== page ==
Currently, things are not rosy. It has been pretty grim for a number of years. BlackBerry already operates a bit like a troll. The patent microcosm crafts many misleading terms by which to refer to such behaviour, so the term “troll” is only occasionally used in relation to BlackBerry (some of the mainstream media did this years ago). If only the public knew better what BlackBerry had been reduced to…

“BlackBerry already operates a bit like a troll.”When patent litigation/settlement is being framed as “licensing” and then “technology transfer” (see this new example) it’s difficult to trust the mainstream media. Days ago there were many articles to that effect, e.g. [1, 2, 3, 4]. They were all about BlackBerry and BLU, but the headlines were mostly misleading. The outcome of the trial makes one wonder if the BlackBerry “licensing” campaign is nothing but a cover for blackmail; in other words, maybe the true story is that BlackBerry threatens litigation and when there’s settlement it’s touted as an amicable agreement instead (Microsoft does its blackmail this way). Remember that
BlackBerry uses patents against Android OEMs and even takes litigation down to Texas (BlackBerry is based in Canada).

“BlackBerry is a lost cause. It’s just a pile of patents now.”Here is what Indian media wrote, what Canadian media wrote, and what Android sites wrote yesterday [1, 2]. These mostly repeat the same euphemisms as the press release [1, 2], which went along the lines of “BlackBerry (BBRY) Announces Patent License Agreement with BLU Products”. To quote: “BlackBerry Limited (NASDAQ: BBRY) and BLU Products announced today they have entered into a patent license agreement. This will result in settlement of all existing patent litigation between the two companies and withdrawal of pending actions in the United States. The financial structure of the agreement includes on-going payments from BLU Products to BlackBerry. Additional terms of the agreement are confidential.”

They keep it secret, as usual. This secrecy is intended to help BlackBerry leverage better negotiation power in ‘protection’ money (or “settlement” as they euphemistically call it).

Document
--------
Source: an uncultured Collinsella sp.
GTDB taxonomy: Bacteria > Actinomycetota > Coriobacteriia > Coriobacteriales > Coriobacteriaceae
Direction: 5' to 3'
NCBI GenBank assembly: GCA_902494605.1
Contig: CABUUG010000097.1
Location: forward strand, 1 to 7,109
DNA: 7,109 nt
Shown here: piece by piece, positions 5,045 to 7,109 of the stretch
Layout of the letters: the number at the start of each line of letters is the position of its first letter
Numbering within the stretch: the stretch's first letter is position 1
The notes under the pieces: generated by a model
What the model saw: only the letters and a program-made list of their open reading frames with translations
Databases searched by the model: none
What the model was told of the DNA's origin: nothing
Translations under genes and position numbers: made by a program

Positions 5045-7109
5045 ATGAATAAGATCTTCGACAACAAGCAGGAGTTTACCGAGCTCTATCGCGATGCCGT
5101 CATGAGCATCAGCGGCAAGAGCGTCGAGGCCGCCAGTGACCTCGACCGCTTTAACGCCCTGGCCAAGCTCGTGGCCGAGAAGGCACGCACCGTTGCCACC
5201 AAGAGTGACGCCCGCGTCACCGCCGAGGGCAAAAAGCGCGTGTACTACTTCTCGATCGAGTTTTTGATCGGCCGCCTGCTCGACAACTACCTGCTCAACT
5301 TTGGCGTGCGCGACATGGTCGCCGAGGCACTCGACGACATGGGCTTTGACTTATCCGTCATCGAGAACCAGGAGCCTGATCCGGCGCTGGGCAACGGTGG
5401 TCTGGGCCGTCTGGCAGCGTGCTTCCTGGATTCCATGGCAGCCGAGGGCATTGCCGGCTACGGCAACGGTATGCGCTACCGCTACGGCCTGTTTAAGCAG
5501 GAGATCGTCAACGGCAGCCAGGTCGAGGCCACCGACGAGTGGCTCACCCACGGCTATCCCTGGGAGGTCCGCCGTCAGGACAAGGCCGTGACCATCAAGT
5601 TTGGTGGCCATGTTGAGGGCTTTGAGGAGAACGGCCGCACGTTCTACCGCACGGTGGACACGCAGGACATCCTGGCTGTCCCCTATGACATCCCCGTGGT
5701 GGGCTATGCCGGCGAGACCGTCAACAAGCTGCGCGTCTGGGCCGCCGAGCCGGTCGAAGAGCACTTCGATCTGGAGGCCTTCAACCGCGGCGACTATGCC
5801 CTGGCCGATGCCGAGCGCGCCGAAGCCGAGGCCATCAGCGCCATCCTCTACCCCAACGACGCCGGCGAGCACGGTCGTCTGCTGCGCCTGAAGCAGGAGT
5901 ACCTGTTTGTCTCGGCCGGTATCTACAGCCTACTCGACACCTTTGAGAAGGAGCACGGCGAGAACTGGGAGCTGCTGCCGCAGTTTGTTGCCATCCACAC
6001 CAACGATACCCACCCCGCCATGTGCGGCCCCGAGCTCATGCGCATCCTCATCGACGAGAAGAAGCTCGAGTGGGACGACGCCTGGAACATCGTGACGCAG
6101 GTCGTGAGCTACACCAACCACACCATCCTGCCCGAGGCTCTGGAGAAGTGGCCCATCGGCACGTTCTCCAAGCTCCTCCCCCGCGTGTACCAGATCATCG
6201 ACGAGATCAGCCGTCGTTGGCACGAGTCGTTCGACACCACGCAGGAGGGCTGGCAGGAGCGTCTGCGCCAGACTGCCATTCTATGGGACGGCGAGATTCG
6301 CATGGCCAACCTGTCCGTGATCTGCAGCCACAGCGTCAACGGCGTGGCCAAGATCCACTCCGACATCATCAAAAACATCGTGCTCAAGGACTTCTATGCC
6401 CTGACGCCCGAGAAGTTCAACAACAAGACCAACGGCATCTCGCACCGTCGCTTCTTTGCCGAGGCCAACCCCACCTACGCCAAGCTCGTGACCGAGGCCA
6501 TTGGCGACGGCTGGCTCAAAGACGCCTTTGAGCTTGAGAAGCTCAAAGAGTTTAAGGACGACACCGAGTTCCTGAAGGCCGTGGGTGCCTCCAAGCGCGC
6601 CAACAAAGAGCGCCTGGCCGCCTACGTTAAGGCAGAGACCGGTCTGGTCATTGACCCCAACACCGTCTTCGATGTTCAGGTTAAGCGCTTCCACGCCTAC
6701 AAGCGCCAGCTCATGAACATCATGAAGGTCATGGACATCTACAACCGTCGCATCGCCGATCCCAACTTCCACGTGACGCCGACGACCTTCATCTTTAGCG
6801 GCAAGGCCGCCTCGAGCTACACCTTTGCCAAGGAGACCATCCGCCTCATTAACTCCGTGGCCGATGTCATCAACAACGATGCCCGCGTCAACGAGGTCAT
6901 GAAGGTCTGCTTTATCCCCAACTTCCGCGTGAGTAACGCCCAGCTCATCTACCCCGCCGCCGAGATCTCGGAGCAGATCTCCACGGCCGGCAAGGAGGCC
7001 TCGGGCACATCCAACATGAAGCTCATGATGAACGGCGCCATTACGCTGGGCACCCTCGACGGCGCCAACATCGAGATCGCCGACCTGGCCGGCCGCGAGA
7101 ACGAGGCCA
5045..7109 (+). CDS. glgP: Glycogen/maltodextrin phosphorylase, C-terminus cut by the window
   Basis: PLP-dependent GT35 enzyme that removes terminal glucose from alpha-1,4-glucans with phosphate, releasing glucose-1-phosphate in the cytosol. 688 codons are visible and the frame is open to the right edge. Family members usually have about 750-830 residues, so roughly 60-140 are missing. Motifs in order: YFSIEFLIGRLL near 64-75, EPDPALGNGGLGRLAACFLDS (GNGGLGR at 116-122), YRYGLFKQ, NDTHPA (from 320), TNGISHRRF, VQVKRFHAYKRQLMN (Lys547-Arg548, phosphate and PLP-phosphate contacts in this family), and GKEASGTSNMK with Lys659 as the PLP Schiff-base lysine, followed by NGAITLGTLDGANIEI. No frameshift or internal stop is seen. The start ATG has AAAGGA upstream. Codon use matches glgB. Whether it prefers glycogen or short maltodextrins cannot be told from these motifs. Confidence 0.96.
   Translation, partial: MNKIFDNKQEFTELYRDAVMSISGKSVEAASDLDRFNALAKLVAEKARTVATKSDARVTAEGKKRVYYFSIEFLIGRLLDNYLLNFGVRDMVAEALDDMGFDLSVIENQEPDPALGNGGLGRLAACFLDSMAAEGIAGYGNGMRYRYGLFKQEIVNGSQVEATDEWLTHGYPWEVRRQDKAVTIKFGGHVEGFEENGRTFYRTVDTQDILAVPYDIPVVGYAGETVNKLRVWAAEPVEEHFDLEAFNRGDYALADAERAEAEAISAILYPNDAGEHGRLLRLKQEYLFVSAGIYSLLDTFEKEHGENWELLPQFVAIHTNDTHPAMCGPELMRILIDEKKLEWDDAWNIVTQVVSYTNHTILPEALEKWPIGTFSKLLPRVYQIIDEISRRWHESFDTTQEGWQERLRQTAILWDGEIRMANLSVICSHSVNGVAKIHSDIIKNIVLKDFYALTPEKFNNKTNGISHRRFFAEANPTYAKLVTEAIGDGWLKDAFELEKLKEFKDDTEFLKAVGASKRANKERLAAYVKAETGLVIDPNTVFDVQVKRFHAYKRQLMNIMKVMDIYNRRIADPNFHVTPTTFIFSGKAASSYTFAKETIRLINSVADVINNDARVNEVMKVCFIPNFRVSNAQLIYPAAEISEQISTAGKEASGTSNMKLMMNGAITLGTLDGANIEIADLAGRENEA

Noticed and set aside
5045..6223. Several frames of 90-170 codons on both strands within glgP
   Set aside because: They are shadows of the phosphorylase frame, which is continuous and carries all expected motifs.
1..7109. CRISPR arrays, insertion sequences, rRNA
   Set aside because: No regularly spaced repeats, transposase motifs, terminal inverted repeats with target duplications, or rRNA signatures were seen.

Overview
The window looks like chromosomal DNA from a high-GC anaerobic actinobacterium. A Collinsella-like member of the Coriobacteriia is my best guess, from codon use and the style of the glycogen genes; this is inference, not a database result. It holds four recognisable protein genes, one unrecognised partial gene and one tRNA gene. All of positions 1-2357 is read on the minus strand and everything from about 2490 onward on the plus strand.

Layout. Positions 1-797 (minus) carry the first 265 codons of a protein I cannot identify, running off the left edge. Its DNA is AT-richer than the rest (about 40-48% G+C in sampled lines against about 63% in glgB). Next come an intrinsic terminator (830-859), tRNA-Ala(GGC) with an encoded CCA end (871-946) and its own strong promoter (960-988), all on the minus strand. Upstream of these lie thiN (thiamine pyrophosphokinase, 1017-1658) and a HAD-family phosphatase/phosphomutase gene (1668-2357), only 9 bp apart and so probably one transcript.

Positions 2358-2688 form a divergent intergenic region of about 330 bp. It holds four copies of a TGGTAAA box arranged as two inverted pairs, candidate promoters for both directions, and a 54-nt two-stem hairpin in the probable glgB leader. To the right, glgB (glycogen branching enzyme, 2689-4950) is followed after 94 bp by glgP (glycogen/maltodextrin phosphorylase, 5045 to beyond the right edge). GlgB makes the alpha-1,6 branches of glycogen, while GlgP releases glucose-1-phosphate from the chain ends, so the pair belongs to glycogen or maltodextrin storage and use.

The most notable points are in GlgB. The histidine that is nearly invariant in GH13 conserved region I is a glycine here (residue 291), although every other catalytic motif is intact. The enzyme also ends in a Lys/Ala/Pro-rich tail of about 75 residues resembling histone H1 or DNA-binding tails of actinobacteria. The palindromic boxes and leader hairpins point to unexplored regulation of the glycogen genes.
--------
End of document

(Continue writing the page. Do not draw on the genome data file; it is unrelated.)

“This secrecy is intended to help BlackBerry leverage better negotiation power in ‘protection’ money (or “settlement” as they euphemistically call it)”BlackBerry is a lost cause. It’s just a pile of patents now. A better coverage said “Here’s How BlackBerry Plans to End Its Patent Dispute With This Google Android Phone Maker” or “BlackBerry details patent deal with Android maker BLU” (Reuters).

Reuters actually wrote not one but two articles about this [1, 2], emphasising the role of Android in the grand scheme of things:

BlackBerry Ltd (BB.TO) said on Thursday it signed a new license agreement with BLU Products Inc, a Florida-based maker of low-end Android phones, that would end patent disputes between the two companies.

Canada’s BlackBerry filed lawsuits against BLU in 2016, as part of the handset-maker-turned-software-company’s move to make cash off a bunch of technology patents it had collected in its heyday.

Does BlackBerry intend to use this to demand money from many more Android OEMs? “They still own QNX,” one person told me. “It’s a very impressive RTOS.”

“Does BlackBerry intend to use this to demand money from many more Android OEMs?”But it’s competing with Linux and Android.

We are saddened to see not only BlackBerry being reduced to this but also Nokia. Look what Microsoft has turned Nokia into (intentionally, in order to attack rivals). It is connected to MPEG-LA, as explained in
this new report. Apple is being sued by proxy after settling with Nokia:

New patent-holder grabs Nokia patents, sues over Apple iPhones

A patent-holding company that stands to win 12.5 cents for every iPhone sold has filed a new lawsuit (PDF) against Apple.

Ironworks Patents LLC is a patent-enforcement company formed earlier this year, with no apparent business other than filing lawsuits over patents. It’s a business model that’s now decades old, and companies that engage in it are often derided as “patent trolls.”

Yet Ironworks isn’t your everyday patent enforcer. The company has inherited a patent portfolio belonging to MobileMedia Ideas LLC, which has already proven its value. MobileMedia Ideas was a kind of “corporate troll,” majority-owned by a patent pool called MPEG-LA. Minority stakes in MobileMedia were owned by Sony and Nokia, who also provided patents that could be used in lawsuits against other tech companies.